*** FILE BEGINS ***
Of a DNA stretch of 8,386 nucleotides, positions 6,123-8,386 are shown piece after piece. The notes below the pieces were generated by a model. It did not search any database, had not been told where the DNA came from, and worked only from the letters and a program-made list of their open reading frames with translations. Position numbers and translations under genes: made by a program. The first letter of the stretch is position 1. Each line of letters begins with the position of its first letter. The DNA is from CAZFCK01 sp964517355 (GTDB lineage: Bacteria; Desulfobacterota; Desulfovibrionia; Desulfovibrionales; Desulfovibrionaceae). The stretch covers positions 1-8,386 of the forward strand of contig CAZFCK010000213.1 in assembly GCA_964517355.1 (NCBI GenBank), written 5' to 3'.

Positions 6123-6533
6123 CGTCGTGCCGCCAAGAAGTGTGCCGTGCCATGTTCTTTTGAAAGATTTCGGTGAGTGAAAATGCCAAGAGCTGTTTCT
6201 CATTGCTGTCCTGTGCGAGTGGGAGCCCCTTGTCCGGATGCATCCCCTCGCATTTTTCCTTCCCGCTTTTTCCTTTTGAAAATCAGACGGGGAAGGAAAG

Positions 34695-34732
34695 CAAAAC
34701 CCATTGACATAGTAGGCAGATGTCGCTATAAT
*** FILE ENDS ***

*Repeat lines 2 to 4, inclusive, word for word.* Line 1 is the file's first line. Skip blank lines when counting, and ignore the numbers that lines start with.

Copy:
Positions 6123-6533
6123 CGTCGTGCCGCCAAGAAGTGTGCCGTGCCATGTTCTTTTGAAAGATTTCGGTGAGTGAAAATGCCAAGAGCTGTTTCT
6201 CATTGCTGTCCTGTGCGAGTGGGAGCCCCTTGTCCGGATGCATCCCCTCGCATTTTTCCTTCCCGCTTTTTCCTTTTGAAAATCAGACGGGGAAGGAAAG